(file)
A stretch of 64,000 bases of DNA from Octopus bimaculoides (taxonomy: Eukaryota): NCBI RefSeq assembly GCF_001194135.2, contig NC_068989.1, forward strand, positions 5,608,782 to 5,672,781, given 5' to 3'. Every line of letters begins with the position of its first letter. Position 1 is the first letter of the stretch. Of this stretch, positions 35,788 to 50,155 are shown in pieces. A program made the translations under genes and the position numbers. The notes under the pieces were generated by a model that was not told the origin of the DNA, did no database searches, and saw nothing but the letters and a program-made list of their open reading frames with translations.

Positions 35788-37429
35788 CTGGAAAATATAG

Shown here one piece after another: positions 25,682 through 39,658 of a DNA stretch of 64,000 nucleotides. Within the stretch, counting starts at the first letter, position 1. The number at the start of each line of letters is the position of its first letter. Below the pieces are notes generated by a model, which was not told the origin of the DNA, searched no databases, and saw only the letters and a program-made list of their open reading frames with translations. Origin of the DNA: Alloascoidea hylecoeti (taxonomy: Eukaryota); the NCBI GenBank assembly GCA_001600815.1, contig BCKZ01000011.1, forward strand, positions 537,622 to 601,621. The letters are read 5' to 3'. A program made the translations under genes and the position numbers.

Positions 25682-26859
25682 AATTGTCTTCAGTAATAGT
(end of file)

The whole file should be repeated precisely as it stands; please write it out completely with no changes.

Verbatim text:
A stretch of 64,000 bases of DNA from Octopus bimaculoides (taxonomy: Eukaryota): NCBI RefSeq assembly GCF_001194135.2, contig NC_068989.1, forward strand, positions 5,608,782 to 5,672,781, given 5' to 3'. Every line of letters begins with the position of its first letter. Position 1 is the first letter of the stretch. Of this stretch, positions 35,788 to 50,155 are shown in pieces. A program made the translations under genes and the position numbers. The notes under the pieces were generated by a model that was not told the origin of the DNA, did no database searches, and saw nothing but the letters and a program-made list of their open reading frames with translations.

Positions 35788-37429
35788 CTGGAAAATATAG

Shown here one piece after another: positions 25,682 through 39,658 of a DNA stretch of 64,000 nucleotides. Within the stretch, counting starts at the first letter, position 1. The number at the start of each line of letters is the position of its first letter. Below the pieces are notes generated by a model, which was not told the origin of the DNA, searched no databases, and saw only the letters and a program-made list of their open reading frames with translations. Origin of the DNA: Alloascoidea hylecoeti (taxonomy: Eukaryota); the NCBI GenBank assembly GCA_001600815.1, contig BCKZ01000011.1, forward strand, positions 537,622 to 601,621. The letters are read 5' to 3'. A program made the translations under genes and the position numbers.

Positions 25682-26859
25682 AATTGTCTTCAGTAATAGT